Aims: To correlate the prevalence of respiratory tract symptoms and diseases with dust and fibre exposure in the soft tissue industry in Germany.
Methods: Ambient monitoring was performed for inhalable, respirable dust and fibres in seven soft tissue producing factories. In 441 workers (72 controls, 90 moderate, 279 high exposure) a standardised questionnaire on respiratory symptoms, diseases, occupational history, and smoking habits was used. Crude differences in the prevalence of respiratory symptoms and diseases were assessed. Logistic regression analysis was used to determine the relation between the respiratory symptoms/diseases and the cumulative dust and fibre exposure, respectively, while adjusting for age, gender, smoking habits, and factory. The effects of exposure intensity and duration were differentiated by categorising dust/fibre concentrations and years of exposure separately and setting up logistic regression models.
Results: The mean concentrations for inhalable, respirable, and fibrous dusts were 10.3 mg/m3, 0.22 mg/m3, and 415 000 fibres/m3. Adjusted odds ratios (OR) with relation to cumulative dust exposure intensity were significantly raised for blocked nose (18.2), mucosal irritation (6.5), dry nose (8.9), cough (3.5), phlegm (7.5), exercise induced dyspnoea (2.6), hoarseness (11.3), and sneezing attacks (7.9) (ORs for highest exposure categories). Cumulative dust or fibre exposure had no significant effects on the prevalence of respiratory diseases. For all symptoms with significantly raised ORs, combined effects of intensity and duration of exposure were found.
Conclusions: Because of the high prevalence of respiratory symptoms a reduction of dust exposures is recommended. Chronic exposure effects could not be found in this study, however, a healthy worker effect has to be considered.
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Cellulose is an insoluble polysaccharide and the most frequent biopolymer in nature. It is produced from hard and soft woods. The technical product cellulose tissue additionally consists of polyoses and the remains of lignin, and has to undergo cleaning processes. The highest consumption of cellulose, in particular cellulose tissue, is in the fields of paper production and processing as well as in the textile industry.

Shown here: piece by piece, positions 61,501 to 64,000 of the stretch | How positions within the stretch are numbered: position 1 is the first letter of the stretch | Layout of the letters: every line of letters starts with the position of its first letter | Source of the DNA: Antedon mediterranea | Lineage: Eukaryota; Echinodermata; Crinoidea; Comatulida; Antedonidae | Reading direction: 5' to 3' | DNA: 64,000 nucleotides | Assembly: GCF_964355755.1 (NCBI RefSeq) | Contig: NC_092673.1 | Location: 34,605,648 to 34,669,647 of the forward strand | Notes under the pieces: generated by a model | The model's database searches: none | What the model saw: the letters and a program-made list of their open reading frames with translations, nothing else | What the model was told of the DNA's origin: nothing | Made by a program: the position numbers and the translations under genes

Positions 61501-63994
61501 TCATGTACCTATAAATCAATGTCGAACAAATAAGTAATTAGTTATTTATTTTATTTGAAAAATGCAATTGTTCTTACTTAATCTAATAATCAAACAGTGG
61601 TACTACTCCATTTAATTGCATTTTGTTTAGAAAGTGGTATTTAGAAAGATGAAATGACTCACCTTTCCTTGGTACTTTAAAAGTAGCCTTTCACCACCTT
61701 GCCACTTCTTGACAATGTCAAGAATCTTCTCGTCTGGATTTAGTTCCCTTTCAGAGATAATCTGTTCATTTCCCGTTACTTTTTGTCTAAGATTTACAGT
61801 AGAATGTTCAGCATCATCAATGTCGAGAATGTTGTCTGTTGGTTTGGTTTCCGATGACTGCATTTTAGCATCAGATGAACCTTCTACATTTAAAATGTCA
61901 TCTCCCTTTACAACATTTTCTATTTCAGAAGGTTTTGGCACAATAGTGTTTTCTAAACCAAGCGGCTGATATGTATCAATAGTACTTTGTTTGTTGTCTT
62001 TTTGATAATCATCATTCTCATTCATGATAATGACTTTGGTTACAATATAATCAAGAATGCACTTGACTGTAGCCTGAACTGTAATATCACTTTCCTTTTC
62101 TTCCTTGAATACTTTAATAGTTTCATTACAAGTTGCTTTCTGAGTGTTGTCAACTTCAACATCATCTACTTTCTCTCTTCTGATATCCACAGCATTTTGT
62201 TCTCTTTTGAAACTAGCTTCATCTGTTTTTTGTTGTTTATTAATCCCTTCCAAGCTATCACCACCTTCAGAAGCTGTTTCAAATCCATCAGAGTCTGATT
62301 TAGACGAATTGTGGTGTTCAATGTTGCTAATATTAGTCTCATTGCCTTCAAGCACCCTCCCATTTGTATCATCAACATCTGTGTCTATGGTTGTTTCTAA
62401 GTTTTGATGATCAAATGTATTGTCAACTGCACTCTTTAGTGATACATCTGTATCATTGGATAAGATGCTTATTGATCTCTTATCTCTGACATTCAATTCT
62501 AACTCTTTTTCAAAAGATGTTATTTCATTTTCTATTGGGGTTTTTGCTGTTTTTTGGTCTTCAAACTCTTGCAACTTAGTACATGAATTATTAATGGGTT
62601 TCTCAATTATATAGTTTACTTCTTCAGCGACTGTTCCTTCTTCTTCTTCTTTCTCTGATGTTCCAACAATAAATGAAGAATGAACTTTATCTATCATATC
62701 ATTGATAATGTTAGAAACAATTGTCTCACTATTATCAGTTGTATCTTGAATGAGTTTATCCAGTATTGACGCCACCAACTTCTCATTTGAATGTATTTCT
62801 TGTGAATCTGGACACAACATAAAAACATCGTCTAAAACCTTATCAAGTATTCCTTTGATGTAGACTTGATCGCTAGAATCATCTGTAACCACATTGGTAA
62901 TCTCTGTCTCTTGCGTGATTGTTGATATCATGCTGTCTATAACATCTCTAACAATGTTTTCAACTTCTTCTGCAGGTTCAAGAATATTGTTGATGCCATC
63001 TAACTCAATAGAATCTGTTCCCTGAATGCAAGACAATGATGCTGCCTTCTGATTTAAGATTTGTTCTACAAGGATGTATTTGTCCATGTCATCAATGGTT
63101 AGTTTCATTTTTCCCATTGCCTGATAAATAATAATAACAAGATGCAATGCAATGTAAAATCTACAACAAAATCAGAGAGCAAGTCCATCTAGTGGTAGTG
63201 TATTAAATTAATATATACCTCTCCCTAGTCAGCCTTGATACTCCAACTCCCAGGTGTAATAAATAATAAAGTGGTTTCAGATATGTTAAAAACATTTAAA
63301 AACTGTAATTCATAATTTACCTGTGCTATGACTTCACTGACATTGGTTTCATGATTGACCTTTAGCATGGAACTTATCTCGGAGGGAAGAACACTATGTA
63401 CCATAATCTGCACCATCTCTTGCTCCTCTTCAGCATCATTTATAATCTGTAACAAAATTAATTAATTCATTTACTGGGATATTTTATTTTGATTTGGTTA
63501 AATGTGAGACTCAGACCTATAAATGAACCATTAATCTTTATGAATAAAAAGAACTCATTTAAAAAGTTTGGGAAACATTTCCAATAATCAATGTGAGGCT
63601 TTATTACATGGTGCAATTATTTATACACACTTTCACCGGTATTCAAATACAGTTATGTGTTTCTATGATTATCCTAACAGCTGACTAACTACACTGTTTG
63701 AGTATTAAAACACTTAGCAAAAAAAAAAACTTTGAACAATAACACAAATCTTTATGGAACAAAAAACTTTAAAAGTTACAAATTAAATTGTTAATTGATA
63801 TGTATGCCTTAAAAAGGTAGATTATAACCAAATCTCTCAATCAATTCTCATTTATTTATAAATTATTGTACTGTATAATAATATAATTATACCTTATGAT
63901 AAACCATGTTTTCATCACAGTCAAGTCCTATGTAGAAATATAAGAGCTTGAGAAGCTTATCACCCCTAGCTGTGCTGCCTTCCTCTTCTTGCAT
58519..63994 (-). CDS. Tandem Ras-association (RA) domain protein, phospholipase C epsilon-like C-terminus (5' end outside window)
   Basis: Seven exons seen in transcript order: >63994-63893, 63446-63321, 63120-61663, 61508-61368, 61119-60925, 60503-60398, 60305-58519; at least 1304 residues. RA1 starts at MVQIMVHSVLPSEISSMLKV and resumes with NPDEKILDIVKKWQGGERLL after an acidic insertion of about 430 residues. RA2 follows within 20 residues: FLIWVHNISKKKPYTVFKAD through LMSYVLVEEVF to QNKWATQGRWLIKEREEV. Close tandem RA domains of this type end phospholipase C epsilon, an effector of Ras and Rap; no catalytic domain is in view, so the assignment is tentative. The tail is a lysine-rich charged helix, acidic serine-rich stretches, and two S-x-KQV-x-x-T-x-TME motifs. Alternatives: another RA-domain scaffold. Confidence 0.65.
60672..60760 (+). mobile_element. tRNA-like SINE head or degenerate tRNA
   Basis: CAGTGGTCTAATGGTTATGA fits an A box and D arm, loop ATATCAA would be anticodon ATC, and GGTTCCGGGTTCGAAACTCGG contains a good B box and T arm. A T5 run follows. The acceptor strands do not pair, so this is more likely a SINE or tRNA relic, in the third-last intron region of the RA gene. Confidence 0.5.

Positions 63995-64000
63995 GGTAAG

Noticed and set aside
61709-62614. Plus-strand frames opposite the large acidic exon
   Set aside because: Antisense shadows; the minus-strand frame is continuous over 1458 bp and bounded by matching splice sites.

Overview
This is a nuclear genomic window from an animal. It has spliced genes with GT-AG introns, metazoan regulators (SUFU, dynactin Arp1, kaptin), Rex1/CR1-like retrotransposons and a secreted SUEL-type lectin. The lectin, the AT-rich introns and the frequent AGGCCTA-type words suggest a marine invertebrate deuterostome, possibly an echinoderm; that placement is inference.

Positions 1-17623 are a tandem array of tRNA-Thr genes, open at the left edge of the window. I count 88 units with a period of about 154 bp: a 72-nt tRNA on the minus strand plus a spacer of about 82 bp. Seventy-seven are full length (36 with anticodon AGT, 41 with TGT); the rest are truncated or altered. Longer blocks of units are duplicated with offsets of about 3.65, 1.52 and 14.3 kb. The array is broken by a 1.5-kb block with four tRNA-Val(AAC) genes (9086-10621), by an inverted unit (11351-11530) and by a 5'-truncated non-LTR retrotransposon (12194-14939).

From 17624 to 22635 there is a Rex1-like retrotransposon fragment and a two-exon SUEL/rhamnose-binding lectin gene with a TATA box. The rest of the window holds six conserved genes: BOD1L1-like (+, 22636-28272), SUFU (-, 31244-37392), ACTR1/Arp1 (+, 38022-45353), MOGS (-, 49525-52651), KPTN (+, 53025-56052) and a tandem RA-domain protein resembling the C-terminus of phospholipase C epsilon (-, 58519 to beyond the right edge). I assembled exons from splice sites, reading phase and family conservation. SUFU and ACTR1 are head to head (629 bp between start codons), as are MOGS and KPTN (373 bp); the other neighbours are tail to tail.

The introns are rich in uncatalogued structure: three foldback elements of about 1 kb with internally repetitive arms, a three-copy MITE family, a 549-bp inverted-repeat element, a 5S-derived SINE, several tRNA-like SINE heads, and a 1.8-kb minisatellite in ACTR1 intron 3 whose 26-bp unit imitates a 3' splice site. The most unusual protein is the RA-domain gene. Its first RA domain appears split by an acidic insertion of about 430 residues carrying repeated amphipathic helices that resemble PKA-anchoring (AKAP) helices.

Because of the wide use of cellulose and cellulose tissue, a high number of workers are exposed to cellulose containing dusts, which contain cellulose fibres according to the WHO definition (length >5 μm, diameter <3 μm, length/diameter ratio >3:1). Hard wood dusts, especially fibre dusts, represent a health hazard in man. Geometric fibre properties and biopersistency are important factors for health risks of fibrous dusts. Animal experiments with hard wood dust cellulose fibres and cellulose fibre products (Isofloc) showed a relatively high biopersistency with a biological half life of the fibre clearance of about 1000 days. Moreover, granulomatous pneumonia and minimal interstitial fibrosis, as well as alveolar cell type hyperplasia were found in rats.1–4 In the literature there is limited evidence for an increased prevalence of respiratory symptoms, especially of the upper airways in paper workers.5 Some authors have also reported an increased prevalence of lower respiratory tract symptoms.6,7 Thorén et al described an increased risk for asthma and chronic obstructive lung diseases in workers in paper mills.7,8 However, the authors were not able to describe causal relations with certain exposures.
The aim of our study was to describe the prevalence of respiratory tract symptoms and diseases, and to correlate these with detailed information on the corresponding dust exposures in different workshops of the soft tissue industry in Germany.
STUDY GROUP AND METHODS
The study group was recruited from seven soft tissue producing companies from different parts of Germany. In every company pure cellulose was the basis of the production process. Recycled paper was not a relevant component of the products. Cellulose is first put into pulping machines and a large amount of water is added. The pulp is then put into huge paper machines, where the dehydrating and drying process is performed. The result of this process is the so called mother rolls (huge paper rolls). The converting process then begins, with printing and cutting the product in combiner machines. Finally the soft tissue products are packed. During this production process, high dust concentrations appear, especially at the paper machine and during the converting process.